This blog provides the latest information on the landscape of multifamily data access and explores how states can address these barriers during the implementation of IRA rebates.

Challenges in Data Collection and Aggregation

Despite the critical need for accurate energy data to provide energy efficiency services to multifamily buildings, there is no standard method to collect data and existing collection methods are inefficient. Studies show that these buildings are often not included in major surveys that provide building level data like the Residential Energy Consumption Survey (RECS) and the Commercial Buildings Energy Consumption Survey (CBECS).

This is likely because gathering and aggregating data for a multifamily property is more complicated than for a standard residential or commercial building. Tenants turn over more frequently and there are multiple points of contact to gain consent to share usage data. Additionally, many utilities do not currently have the technological infrastructure capabilities to group all meters in a multifamily building and aggregate the energy usage data at the building level. This necessitates additional steps to aggregate and verify data, making it cumbersome for utility providers and building owners alike. Additionally, energy assessments for multifamily buildings typically differ from those for single-family residences. They often require tenant consent which can deter program implementers from engaging with these properties.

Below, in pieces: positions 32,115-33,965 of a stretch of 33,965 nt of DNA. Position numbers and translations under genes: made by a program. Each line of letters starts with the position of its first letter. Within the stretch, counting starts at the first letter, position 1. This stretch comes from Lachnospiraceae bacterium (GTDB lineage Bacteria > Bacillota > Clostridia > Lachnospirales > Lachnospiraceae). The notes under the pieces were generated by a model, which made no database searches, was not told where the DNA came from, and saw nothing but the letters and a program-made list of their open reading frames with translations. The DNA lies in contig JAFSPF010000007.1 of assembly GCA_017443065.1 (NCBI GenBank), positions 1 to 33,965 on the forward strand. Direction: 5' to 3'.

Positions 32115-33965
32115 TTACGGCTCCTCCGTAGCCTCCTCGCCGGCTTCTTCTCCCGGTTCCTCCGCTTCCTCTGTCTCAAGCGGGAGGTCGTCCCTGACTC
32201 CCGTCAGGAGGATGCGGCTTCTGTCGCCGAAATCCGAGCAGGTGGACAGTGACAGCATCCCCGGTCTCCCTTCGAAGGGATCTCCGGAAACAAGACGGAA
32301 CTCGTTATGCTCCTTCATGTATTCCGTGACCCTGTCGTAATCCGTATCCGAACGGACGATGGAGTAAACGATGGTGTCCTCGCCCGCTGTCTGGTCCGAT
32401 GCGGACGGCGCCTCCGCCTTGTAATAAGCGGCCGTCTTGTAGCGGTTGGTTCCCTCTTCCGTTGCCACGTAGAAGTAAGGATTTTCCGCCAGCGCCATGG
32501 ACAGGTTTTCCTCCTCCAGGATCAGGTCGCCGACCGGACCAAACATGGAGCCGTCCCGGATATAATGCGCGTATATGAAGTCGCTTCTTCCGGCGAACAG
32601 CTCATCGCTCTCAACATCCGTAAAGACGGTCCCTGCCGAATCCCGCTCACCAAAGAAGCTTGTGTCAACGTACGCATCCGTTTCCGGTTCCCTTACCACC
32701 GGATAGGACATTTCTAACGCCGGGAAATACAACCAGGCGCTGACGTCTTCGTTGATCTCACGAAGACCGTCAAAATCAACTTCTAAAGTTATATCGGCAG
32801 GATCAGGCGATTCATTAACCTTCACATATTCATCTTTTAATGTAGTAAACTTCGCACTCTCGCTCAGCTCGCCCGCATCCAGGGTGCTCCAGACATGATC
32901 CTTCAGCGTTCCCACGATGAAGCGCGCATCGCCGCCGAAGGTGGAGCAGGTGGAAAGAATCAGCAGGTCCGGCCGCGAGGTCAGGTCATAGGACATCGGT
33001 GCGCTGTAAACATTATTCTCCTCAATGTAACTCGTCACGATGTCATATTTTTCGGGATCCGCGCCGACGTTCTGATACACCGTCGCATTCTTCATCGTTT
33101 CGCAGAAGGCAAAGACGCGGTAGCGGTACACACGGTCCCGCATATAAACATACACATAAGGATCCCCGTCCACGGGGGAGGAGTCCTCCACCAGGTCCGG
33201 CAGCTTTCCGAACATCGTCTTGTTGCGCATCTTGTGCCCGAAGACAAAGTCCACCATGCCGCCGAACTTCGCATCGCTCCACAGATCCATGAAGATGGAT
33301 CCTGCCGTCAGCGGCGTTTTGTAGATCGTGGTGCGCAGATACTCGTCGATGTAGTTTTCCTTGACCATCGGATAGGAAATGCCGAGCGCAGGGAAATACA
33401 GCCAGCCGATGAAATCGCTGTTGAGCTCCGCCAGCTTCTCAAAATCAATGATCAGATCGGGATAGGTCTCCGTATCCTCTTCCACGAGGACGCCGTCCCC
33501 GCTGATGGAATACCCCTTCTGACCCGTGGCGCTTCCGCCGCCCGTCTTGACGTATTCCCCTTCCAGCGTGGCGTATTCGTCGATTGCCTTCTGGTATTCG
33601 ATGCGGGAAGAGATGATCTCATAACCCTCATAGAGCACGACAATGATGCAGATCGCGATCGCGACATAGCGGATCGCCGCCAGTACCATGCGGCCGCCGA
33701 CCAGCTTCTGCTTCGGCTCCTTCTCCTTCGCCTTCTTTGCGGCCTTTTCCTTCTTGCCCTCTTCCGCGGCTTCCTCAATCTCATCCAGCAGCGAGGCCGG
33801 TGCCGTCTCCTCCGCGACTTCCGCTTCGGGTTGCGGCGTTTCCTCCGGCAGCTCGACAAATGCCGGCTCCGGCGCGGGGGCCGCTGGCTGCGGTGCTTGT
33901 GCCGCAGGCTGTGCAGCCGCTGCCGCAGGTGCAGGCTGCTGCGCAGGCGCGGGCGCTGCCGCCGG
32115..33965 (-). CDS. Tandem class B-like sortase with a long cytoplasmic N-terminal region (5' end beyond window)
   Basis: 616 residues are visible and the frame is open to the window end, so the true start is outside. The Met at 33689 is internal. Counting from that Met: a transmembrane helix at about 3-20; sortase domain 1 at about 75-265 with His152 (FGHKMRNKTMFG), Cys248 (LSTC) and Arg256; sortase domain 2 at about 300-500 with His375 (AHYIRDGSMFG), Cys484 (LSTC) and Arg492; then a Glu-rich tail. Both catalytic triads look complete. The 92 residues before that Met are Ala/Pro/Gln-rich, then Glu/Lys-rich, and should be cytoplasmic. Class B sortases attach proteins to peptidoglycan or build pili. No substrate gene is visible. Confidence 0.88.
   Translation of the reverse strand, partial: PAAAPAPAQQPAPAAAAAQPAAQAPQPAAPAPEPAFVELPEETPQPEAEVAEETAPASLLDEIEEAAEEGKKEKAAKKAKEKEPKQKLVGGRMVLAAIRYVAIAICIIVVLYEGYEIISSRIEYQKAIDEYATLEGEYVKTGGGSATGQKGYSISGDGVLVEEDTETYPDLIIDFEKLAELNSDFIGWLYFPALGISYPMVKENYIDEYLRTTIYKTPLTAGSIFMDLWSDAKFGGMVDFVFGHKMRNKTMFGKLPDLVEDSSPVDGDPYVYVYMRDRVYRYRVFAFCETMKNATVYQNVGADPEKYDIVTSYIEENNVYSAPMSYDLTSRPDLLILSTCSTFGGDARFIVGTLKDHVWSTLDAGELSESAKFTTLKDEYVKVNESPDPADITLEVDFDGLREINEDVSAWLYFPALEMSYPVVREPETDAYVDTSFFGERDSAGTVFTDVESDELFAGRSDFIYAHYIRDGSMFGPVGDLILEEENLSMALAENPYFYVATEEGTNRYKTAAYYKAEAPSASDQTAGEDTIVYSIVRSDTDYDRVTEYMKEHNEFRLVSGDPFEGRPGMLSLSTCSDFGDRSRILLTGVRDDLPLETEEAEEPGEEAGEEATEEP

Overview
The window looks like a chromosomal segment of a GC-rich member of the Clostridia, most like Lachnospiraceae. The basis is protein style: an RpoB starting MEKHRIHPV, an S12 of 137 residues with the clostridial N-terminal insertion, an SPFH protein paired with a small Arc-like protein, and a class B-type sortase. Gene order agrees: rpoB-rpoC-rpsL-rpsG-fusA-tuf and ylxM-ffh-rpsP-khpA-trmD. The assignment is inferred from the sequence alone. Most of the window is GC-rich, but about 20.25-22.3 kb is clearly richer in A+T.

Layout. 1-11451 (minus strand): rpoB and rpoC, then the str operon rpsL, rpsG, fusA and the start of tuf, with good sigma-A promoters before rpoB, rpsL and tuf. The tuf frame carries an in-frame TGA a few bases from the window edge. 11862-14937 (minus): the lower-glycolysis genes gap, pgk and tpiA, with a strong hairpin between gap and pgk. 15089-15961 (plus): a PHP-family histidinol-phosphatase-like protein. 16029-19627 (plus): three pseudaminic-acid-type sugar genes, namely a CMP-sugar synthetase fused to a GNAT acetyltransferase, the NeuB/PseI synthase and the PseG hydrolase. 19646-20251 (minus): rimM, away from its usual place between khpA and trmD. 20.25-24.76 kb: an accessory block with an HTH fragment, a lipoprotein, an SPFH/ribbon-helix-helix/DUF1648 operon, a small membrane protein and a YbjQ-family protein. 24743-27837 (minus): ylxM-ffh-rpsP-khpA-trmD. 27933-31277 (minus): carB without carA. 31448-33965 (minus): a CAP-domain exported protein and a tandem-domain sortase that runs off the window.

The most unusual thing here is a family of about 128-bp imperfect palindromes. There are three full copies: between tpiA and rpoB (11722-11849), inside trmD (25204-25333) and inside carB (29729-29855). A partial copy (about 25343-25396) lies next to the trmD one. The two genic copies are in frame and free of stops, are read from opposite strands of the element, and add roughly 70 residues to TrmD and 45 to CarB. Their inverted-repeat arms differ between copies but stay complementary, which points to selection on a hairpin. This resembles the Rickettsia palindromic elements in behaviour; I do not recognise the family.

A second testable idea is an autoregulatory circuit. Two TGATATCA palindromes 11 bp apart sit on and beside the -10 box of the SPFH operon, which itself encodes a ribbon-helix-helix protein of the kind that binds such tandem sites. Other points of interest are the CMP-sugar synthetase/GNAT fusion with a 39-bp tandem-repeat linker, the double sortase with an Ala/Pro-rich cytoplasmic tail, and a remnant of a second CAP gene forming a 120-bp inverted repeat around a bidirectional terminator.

Federal Tools and Programs